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Work Management for Teams

Achieving Organizational Agility

Published By Jon Terry

Although nearly every organization on earth is vying to increase its agility, not all are achieving that goal. In fact, according to a recent McKinsey Global Survey, organizational agility, which the firm defines as, “The ability to quickly reconfigure strategy, structure, processes, people, and technology toward value-creating and value-protecting opportunities,” is still elusive for most.

Only 4% of all respondents say their companies have fully implemented a Lean-Agile transformation, though another 37% say that company-wide transformations are in progress in their organizations.

The exciting news is, Agile performance units are seeing results: 81% of respondents in Agile units reported a moderate or significant increase in overall performance since their transformations began.

On average, respondents in Agile units are 1.5x more likely than others to report financial outperformance relative to peers, and 1.7x more likely to report outperforming their peers on nonfinancial measures.

It’s obvious that undergoing an Agile transformation is a worthwhile pursuit for most organizations—but how exactly do organizations become Agile, and what practices sustain the methodology?


Underlying any successful Agile transformation are two balanced forces: stability and dynamism. According to McKinsey:

“Dynamic practices enable companies to respond nimbly and quickly to new challenges and opportunities, while stable practices cultivate reliability and efficiency by establishing a backbone of elements that don’t need to change frequently.“

Together, these two forces enable agility at scale.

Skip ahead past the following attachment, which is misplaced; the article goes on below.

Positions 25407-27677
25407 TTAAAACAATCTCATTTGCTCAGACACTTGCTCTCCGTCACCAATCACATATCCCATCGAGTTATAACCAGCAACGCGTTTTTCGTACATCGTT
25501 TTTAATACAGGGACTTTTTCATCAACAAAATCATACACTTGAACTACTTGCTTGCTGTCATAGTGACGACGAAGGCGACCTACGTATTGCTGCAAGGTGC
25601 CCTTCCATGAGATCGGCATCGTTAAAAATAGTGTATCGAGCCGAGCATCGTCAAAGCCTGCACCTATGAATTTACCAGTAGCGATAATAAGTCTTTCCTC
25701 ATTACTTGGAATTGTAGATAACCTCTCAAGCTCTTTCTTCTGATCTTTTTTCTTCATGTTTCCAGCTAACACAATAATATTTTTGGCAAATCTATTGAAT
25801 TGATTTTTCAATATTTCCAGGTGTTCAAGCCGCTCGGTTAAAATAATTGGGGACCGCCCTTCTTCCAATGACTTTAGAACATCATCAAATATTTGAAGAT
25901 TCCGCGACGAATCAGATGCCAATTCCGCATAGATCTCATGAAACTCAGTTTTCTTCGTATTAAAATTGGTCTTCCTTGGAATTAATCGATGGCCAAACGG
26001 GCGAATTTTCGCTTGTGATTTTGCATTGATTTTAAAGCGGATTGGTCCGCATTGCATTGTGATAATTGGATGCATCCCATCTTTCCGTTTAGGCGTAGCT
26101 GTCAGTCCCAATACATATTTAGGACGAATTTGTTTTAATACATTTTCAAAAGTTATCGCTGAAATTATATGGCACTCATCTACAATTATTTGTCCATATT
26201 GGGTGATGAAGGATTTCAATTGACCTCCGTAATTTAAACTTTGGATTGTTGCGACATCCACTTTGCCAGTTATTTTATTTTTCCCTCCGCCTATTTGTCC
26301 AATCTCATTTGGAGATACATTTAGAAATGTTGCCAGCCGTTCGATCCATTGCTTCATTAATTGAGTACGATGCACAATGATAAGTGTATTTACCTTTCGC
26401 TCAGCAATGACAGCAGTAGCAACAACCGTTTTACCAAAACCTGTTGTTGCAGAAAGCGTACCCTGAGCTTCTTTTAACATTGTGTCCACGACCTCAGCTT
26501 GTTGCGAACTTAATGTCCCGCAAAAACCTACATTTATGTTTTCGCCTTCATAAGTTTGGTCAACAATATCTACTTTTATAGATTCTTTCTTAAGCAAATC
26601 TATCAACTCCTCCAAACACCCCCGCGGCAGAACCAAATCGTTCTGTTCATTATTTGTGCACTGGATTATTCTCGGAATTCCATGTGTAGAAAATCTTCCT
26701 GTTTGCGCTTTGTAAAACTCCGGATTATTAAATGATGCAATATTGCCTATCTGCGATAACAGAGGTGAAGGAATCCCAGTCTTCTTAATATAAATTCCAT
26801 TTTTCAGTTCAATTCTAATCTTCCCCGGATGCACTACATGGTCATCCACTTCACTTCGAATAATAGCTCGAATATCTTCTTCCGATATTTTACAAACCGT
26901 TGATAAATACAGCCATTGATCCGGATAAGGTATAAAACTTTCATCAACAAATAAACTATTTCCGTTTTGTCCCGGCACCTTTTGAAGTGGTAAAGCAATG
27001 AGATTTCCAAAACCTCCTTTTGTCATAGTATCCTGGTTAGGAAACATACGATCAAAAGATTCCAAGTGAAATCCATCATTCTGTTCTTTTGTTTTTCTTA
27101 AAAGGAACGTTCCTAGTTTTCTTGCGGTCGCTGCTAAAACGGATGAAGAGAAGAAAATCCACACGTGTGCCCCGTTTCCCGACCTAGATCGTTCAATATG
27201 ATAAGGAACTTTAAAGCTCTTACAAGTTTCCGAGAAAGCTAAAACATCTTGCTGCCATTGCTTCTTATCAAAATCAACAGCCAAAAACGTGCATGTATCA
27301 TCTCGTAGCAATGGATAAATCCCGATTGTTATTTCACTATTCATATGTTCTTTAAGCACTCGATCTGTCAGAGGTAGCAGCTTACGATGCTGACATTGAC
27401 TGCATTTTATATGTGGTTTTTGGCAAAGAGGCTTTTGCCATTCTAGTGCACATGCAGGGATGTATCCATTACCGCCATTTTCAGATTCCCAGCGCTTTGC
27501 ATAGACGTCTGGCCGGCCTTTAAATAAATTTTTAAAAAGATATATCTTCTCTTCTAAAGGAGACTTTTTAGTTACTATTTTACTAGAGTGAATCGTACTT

The following 18 practices are what McKinsey analysts consider to be critical for organizational agility—they are an even balance of stability- and dynamism-promoting practices. They include:


  • Actionable strategic guidance
  • Sensing and seizing opportunities
  • Flexible resource allocation
  • Action-oriented decision architecture
  • Fit-for-purpose accountable cells
  • Active partnerships and ecosystem
  • Rapid iteration and experimentation
  • Open physical and virtual environment
  • Performance orientation
  • Shared vision and purpose
  • Standardized ways of working
  • Information transparency
  • Continuous learning
  • Cohesive community
  • Entrepreneurial drive
  • Role mobility
  • Technology, systems, and tools


Teams or organizations struggling to achieve agility are likely to be underperforming in either dynamism or stability, or both.


The path towards agility for any organization depends on its starting point. The first step is to determine exactly where you’re out of balance—from there, you can uncover specific, targeted practices to help you achieve true agility. Going through the list above can serve as a helpful exercise for anyone looking for actionable ways to improve their team or organizational agility.

Less than one-quarter of performance units are agile.


If your organization’s Agile transformation is high on dynamism, but low on stability, you’re in startup mode. Startup units are characterized as operating ad hoc – constantly shifting focus, while being unpredictable and disorganized. They also often lack the discipline and systematic execution to sustain reliable operations.